DEBATES ON REPORTS.
Mr. MACENTEE (Monaghan S.) felt that important decisions were arrived at in consultation with the American Commission—decisions with which Members should be acquainted. He asked whether it were true that Mr. Ryan's return to America was due to a slight he received either in America or in Paris?
Mr. MACDONAGH (Tipperary N.) asked why the President went abroad, and who sent the Member for South Roscommon to America, and for what purpose?
Mr. MACCABE (Sligo S.) enquired whether any steps had been taken to co-ordinate this movement with movements in India and other places where there is discontent against English domination?
COUNT PLUNKETT (Roscommon N.), in reply said that great difficulties had to be faced in Paris owing to the hostility of the French Press Censorship. These difficulties had in great measure been overcome. They had secured the aid of certain French Publicists, notably M. Treguiez, whose writings were of great service to the Irish cause. The American Commission had come to Ireland to be advised by the Ministry regarding policy, and had returned to Paris with definite instructions that the demand of Ireland was an Irish Republic. Mr. Ryan had, as far as his information went, returned to America to report to the American people on the state of Ireland, and on the general progress of his mission.
The Deputy for South Roscommon had been sent to the United States to co-ordinate the activities of the various Irish Societies in America, and to pave the way for the establishment of consular relations.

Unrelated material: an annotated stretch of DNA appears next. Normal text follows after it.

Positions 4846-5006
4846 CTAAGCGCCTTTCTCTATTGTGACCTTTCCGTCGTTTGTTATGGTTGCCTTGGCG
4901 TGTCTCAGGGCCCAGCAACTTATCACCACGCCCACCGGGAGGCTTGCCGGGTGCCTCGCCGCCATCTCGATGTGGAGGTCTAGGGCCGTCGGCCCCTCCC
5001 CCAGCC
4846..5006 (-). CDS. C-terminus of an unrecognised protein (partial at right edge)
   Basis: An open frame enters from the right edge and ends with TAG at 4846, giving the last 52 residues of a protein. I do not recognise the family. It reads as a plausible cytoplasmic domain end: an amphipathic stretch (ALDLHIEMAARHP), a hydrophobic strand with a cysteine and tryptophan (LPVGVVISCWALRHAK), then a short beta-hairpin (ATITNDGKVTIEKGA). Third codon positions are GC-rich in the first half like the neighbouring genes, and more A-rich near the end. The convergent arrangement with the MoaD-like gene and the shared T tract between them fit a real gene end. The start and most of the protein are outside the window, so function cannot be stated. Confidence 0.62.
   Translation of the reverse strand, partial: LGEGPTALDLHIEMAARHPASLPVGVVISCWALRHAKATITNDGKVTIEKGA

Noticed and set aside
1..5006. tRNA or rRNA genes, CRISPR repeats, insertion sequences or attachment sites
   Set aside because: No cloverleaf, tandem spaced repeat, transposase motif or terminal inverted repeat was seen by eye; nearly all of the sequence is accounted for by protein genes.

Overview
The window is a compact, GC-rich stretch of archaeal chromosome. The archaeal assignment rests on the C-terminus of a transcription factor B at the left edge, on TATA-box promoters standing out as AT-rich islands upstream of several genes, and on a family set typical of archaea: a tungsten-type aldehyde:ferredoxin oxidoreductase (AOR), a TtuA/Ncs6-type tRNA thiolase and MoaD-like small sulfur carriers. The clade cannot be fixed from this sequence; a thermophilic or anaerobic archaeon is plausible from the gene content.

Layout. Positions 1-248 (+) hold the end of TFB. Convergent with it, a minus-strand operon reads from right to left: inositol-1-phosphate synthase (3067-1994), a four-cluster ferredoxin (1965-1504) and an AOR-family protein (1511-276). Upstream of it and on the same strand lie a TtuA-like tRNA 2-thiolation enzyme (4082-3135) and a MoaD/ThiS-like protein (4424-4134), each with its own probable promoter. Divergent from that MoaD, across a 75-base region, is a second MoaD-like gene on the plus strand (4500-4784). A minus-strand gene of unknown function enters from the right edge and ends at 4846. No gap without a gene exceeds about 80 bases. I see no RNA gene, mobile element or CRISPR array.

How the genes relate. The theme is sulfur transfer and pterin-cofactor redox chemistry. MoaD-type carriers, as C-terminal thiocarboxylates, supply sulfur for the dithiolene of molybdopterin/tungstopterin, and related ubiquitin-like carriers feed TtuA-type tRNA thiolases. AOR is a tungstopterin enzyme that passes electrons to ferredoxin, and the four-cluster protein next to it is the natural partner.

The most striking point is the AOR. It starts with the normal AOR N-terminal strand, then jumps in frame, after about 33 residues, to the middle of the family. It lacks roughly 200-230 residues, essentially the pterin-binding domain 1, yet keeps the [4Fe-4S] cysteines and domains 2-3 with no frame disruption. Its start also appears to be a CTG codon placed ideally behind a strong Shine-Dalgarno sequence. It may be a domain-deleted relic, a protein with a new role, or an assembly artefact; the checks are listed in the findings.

They were working in harmony with the other subject nations of the British Empire, but great care was being taken that the cause of Ireland was not jeopardised in any way.
The ACTING-PRESIDENT, replying to further questions, reminded the Dáil of the necessity of secrecy in matters such as the despatch of envoys abroad. The fact that the envoys had arrived proved that the secret was well kept. The whole Italian Press had now come round to the side of Ireland. Mr. Walsh, one of the American Commission, said that Ireland was making more noise than all the other small nations combined. The Irish Delegates to the Peace Conference had entered a caveat against England's attempt to sign the Peace Treaty on behalf of Ireland, and at a later date a demand for recognition of the Irish Republic would be made on the nations of the world. There was no alliance between India, Egypt, and Ireland. They were working in co-operation, but the Dáil was the only body competent to make alliances.